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The Family’s Grass is Always Greener on the Other (Mexican) Side

The Family’s Grass is Always Greener on the Other (Mexican) Side

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The family snapshot brings together a marijuana dealer, a cynical stripper, a savvy and tattooed teenager and an over-excitable virgin.

Meet the Millers, the twisted and somewhat borderline clutch of individuals forced by an emergency to gather under the improbable umbrella of the picture-postcard institution of the typical stars-and-stripes family. And this is where the group-photo smile becomes unrestrained laughter, thanks to the irreverent bite of the new film by Rawson Marshall Thurber, already known—to those who love the funfair rides of absurd comedies—for Dodgeball, with Ben Stiller, almost ten years ago. Back then, the target was the obtuse world of gyms, slimming cures and off-limits competitions, while here, in We’re the Millers, the comic meat-grinder is packed with the traditional shell of the nuclear family, which is deconstructed and shaken up in the most improbable and fictitious way, under the roof of a shiny RV, during the most classcially American weekend of the year, the Fourth of July.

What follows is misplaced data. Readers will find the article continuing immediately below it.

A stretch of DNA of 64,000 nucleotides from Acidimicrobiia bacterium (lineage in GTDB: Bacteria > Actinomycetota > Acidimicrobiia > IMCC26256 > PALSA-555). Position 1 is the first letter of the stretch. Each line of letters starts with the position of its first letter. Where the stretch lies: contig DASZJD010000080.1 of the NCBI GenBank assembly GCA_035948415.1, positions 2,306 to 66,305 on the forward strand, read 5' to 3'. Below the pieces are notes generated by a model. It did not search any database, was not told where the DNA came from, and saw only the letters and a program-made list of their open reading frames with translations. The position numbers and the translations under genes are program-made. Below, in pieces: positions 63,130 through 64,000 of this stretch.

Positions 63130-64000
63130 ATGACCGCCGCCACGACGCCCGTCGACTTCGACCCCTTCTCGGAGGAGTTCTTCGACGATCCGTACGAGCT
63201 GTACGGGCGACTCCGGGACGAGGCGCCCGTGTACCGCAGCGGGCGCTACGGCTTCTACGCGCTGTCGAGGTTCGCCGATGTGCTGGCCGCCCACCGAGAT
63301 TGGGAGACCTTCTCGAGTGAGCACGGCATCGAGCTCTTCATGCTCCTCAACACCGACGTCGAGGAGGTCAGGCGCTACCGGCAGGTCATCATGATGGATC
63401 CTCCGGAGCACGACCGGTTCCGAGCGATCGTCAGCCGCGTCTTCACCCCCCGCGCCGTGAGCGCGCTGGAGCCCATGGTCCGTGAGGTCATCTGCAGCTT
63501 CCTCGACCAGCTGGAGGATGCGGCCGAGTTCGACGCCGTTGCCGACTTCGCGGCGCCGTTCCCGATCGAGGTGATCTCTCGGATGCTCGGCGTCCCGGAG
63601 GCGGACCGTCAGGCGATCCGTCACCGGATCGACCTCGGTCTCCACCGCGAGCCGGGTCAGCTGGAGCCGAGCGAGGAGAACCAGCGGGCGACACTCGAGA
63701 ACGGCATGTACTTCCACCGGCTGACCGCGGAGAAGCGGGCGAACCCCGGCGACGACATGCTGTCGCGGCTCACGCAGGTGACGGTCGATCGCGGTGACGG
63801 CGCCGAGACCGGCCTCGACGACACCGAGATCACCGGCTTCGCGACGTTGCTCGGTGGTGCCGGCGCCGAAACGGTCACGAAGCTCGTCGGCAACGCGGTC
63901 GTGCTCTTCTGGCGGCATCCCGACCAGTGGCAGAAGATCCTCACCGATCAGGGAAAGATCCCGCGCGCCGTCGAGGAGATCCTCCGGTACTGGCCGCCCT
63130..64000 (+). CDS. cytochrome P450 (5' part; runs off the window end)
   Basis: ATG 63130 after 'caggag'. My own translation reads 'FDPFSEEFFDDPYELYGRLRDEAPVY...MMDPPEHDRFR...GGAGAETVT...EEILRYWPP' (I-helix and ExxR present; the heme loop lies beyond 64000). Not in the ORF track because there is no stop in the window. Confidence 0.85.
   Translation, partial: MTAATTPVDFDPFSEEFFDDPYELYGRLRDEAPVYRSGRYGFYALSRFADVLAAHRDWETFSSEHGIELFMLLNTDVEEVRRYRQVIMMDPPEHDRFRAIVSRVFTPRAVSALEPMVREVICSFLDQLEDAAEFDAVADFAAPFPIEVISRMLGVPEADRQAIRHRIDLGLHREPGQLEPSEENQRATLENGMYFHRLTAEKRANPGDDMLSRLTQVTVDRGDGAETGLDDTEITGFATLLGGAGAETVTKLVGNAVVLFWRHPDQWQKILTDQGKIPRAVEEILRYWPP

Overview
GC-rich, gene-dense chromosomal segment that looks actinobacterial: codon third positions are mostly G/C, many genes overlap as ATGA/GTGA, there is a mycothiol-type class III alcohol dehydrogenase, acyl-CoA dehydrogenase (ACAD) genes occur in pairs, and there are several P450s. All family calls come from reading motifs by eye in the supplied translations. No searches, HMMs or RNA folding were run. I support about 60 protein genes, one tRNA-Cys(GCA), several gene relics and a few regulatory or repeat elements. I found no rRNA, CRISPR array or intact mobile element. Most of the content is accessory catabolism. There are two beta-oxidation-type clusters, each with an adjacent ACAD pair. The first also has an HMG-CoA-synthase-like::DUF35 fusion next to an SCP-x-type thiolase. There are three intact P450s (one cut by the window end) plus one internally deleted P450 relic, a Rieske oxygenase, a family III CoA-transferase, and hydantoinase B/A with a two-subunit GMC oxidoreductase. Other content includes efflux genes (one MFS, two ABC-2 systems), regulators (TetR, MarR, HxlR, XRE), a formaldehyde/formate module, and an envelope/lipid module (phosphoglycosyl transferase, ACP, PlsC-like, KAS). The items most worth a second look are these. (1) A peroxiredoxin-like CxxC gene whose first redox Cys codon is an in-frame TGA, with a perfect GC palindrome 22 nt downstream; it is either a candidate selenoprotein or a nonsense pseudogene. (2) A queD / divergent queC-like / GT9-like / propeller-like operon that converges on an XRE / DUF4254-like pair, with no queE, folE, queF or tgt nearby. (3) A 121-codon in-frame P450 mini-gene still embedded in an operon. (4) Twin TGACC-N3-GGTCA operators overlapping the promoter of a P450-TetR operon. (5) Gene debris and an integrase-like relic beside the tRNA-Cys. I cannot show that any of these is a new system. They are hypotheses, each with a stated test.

Mexican narco traficker, customs, on the road breakdowns, camping with amusements parks and couple swinging: clichés and their reversals are packed into the comic fuse which, once lit, explodes into a script burning with low blows, sharp digs, not-so-ritual courtship techniques and embarrassing circumstances.

The star duo placed within this ebullient framework brings a character actress of the caliber of Jennifer Aniston alongside Jason Sudeikis, here in the guise of scene-stealer, able to give his character the outward appearance of propriety without stopping the most caustic sarcasm from seeping out.

Lorenzo Buccella

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